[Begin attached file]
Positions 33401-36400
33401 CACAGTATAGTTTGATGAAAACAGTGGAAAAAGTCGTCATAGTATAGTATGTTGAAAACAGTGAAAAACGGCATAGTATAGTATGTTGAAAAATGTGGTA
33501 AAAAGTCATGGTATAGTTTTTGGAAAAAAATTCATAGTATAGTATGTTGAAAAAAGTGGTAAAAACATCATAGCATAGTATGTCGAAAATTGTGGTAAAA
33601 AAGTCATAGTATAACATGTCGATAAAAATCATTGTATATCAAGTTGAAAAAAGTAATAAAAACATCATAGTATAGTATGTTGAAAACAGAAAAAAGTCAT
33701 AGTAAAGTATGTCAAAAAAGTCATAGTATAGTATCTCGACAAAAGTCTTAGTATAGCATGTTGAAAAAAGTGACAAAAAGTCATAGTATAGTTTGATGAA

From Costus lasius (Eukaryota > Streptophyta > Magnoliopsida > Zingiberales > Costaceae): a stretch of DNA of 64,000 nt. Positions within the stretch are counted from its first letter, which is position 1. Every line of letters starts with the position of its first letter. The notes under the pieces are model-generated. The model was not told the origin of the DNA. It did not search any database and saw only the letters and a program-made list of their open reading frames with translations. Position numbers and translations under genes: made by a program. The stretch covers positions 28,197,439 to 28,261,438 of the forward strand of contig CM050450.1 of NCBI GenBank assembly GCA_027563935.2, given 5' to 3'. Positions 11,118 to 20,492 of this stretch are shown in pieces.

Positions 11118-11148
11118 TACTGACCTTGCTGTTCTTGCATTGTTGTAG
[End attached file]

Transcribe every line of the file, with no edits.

Positions 33401-36400
33401 CACAGTATAGTTTGATGAAAACAGTGGAAAAAGTCGTCATAGTATAGTATGTTGAAAACAGTGAAAAACGGCATAGTATAGTATGTTGAAAAATGTGGTA
33501 AAAAGTCATGGTATAGTTTTTGGAAAAAAATTCATAGTATAGTATGTTGAAAAAAGTGGTAAAAACATCATAGCATAGTATGTCGAAAATTGTGGTAAAA
33601 AAGTCATAGTATAACATGTCGATAAAAATCATTGTATATCAAGTTGAAAAAAGTAATAAAAACATCATAGTATAGTATGTTGAAAACAGAAAAAAGTCAT
33701 AGTAAAGTATGTCAAAAAAGTCATAGTATAGTATCTCGACAAAAGTCTTAGTATAGCATGTTGAAAAAAGTGACAAAAAGTCATAGTATAGTTTGATGAA

From Costus lasius (Eukaryota > Streptophyta > Magnoliopsida > Zingiberales > Costaceae): a stretch of DNA of 64,000 nt. Positions within the stretch are counted from its first letter, which is position 1. Every line of letters starts with the position of its first letter. The notes under the pieces are model-generated. The model was not told the origin of the DNA. It did not search any database and saw only the letters and a program-made list of their open reading frames with translations. Position numbers and translations under genes: made by a program. The stretch covers positions 28,197,439 to 28,261,438 of the forward strand of contig CM050450.1 of NCBI GenBank assembly GCA_027563935.2, given 5' to 3'. Positions 11,118 to 20,492 of this stretch are shown in pieces.

Positions 11118-11148
11118 TACTGACCTTGCTGTTCTTGCATTGTTGTAG